Farrand Menu Change Spawns Ecological Concerns

Perhaps you’ve noticed, if you’re a student or resident of larger Boulder, a sense of malaise that hangs in the air every Thursday, starting just before noon. It’s not just you — the vibe is just a little off. Thanks to a decision made by CU Dining Services, one of the most important groups in the city’s ecosystem has been disturbed: the skaters. This semester, The Alley at Farrand hall discontinued hot, delicious dumplings on Thursdays, which has simply put the skating population in a funk. Our field reporter Rhys Rueffert spoke to some of these troubled individuals:

SKATER #1: It’s just been tough, man. I get up and put on my long-sleeve Primitive Skate x Kikkoman shirt and shred for a few hours and go to get my Thursday Dumpies and they’re just gone. It’s a total downer.

SKATER #2: My favorite part of the week used to be fuckin’ tearin it up in the parking lot by Farrand Field and then skating with my bros to The Alley to pick up some hot and steamy dumplings. I would eat those juicy dumplings in the warm, late-morning sun at the tables outside with my boys. We would watch people walk by and wonder what their past and futures contained, what priceless treasures lay in their hearts, waiting to be found. Those hot August afternoons were spent laughing and skating, getting bruised and scraped. We’d walk back to our dorm in Williams Village as the sun sank under the mountains behind us, our soft shadows and unspoken feelings just beginning to peek out, a sense of infinite contentment floating in the warm air. Later, I would spend the night with one of those same boys. Those days are over.

SKATER #3: It just feels harder to skate without those dumplings, kinda kills the vibe a little bit.

While no one would want to deprive skaters of joy, even larger consequences are at stake. Chad Gobb, a professor in Atmospheric and Oceanic Sciences, recently conducted a study on how these skaters might actually affect the city as a whole. Gobb performed vibe checks at several different locations at set times throughout the day and compared their results day-by-day, with startling results. The vibe was consistently measured to be less chill on Thursdays, with the first measured dip being around 11 A.M. This evidence strongly suggests a link between skater satisfaction on campus and the vibe around Boulder, Colorado.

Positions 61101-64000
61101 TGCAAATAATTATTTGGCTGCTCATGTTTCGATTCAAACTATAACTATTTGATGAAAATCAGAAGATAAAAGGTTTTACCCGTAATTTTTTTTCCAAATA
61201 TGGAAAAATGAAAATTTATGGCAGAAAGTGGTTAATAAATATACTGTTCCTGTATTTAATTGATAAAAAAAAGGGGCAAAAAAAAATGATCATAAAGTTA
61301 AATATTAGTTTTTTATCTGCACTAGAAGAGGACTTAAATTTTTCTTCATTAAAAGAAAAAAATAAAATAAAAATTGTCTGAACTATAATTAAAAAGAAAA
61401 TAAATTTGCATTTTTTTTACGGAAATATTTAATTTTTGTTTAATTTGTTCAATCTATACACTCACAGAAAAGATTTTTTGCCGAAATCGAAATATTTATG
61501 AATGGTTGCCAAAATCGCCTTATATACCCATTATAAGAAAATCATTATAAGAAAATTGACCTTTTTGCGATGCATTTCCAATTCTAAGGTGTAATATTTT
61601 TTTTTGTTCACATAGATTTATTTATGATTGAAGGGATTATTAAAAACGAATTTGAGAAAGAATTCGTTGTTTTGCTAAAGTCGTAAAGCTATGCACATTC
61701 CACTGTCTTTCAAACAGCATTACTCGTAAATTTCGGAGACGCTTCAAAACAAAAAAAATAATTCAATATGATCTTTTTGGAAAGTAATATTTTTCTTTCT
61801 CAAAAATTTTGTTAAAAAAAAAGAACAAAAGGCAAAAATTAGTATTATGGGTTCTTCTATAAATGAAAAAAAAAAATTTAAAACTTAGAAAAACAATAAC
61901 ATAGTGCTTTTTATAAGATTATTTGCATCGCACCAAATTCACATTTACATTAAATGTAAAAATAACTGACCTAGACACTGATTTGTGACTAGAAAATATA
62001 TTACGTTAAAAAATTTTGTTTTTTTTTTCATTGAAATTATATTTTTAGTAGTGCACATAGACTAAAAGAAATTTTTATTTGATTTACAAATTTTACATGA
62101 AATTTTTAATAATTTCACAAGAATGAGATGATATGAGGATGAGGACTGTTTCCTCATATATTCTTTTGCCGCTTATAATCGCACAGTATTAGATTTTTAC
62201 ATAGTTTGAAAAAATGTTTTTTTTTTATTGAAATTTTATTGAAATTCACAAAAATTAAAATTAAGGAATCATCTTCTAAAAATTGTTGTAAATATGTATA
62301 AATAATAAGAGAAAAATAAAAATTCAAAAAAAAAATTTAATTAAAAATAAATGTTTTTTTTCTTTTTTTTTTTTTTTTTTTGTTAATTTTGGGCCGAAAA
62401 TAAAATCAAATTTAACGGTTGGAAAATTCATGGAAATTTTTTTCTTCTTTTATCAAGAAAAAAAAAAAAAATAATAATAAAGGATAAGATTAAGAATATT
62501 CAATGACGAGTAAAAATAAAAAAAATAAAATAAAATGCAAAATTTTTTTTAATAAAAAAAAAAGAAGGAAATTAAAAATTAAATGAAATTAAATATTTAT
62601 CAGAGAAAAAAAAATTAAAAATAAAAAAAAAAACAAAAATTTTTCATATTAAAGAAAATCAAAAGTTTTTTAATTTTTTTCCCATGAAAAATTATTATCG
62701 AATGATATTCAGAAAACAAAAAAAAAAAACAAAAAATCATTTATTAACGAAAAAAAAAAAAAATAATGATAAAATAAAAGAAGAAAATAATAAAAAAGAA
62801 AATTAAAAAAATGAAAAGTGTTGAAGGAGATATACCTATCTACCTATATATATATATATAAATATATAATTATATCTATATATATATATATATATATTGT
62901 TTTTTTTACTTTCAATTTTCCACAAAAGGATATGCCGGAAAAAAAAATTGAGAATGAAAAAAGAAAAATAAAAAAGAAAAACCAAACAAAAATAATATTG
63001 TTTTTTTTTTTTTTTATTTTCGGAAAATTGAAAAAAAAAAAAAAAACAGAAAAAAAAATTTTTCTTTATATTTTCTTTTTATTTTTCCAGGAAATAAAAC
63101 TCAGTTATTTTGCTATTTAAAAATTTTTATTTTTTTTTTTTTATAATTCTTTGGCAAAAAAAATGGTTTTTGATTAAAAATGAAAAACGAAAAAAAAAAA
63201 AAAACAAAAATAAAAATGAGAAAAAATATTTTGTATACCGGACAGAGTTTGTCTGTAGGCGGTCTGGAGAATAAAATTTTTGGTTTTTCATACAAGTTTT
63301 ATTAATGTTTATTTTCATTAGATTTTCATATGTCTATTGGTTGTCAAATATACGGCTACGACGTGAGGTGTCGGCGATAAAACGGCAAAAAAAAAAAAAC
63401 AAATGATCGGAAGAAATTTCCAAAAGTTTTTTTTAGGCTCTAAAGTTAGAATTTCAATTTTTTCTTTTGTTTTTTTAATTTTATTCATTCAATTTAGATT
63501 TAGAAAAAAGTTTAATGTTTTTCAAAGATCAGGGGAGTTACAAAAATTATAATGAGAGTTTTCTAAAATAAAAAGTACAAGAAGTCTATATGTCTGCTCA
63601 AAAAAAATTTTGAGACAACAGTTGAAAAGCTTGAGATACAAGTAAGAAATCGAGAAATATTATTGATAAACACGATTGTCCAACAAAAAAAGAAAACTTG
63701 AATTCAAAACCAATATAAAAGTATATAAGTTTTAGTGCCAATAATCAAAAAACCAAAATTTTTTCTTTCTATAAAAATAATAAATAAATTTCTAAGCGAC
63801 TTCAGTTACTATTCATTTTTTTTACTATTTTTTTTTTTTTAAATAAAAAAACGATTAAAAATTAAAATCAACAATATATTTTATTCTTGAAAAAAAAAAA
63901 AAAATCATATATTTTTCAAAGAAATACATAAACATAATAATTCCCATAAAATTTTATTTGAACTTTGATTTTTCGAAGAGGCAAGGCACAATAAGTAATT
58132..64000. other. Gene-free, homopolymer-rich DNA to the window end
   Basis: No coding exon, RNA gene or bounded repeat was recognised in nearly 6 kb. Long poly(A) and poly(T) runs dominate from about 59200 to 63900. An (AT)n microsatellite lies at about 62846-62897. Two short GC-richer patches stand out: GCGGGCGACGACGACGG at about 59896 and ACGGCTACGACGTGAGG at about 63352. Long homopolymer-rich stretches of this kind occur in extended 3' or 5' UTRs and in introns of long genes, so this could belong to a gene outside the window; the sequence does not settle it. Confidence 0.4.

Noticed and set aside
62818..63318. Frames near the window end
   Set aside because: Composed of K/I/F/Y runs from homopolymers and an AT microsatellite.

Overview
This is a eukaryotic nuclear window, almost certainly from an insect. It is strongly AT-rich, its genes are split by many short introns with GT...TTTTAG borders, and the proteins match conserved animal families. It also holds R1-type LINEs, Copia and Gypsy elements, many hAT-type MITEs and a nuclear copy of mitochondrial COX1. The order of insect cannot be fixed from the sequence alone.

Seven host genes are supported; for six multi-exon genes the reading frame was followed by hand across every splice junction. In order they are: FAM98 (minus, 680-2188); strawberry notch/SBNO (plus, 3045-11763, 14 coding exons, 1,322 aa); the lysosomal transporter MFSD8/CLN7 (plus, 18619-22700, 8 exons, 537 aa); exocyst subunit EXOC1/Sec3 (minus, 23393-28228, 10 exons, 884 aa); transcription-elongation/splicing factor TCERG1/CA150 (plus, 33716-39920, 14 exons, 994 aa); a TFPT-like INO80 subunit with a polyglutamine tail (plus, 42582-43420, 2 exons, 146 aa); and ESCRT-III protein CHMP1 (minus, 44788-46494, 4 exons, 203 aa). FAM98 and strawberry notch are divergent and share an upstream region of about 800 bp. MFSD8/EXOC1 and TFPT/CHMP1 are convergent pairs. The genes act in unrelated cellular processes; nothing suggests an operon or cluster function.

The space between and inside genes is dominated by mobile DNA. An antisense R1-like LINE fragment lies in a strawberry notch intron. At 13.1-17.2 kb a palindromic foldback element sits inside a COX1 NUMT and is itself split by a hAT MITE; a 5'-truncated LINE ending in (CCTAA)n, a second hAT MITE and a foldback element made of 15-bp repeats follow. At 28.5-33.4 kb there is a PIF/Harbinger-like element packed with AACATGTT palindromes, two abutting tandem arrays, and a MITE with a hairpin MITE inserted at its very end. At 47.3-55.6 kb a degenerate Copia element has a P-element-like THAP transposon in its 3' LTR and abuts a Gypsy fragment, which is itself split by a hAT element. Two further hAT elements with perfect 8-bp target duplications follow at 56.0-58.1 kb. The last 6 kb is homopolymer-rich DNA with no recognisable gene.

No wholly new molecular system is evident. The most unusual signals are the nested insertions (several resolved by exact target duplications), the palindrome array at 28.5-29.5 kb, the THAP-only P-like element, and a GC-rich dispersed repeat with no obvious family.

Closer investigation into a selection of skaters who frequent the parking lot by Farrand Field  yielded astonishing results — the skaters are fixing carbon dioxide and converting it into energy, specifically in the form of positive vibes. Scientists from CU claim this discovery has significant implications both for renewable energy and vibe science; the skaters may be the main source of the generally chill vibe in Boulder, and they might also be fighting global warming in the process.

This calls into question the decision by CU Dining Services and the Alley to discontinue dumplings on Thursdays — with the ever rising concentration of carbon dioxide in the atmosphere, sources of carbon fixation are a hot commodity.

Feeding the skaters would work towards combating climate change, and several protests by climate change activism groups are already being scheduled at CU for this very reason. Perhaps more importantly, though, is that it would fix the sour vibrations floatin’ around early on Thursday — and that’s exactly what our city could use. Maybe CU dining services should give this one another look.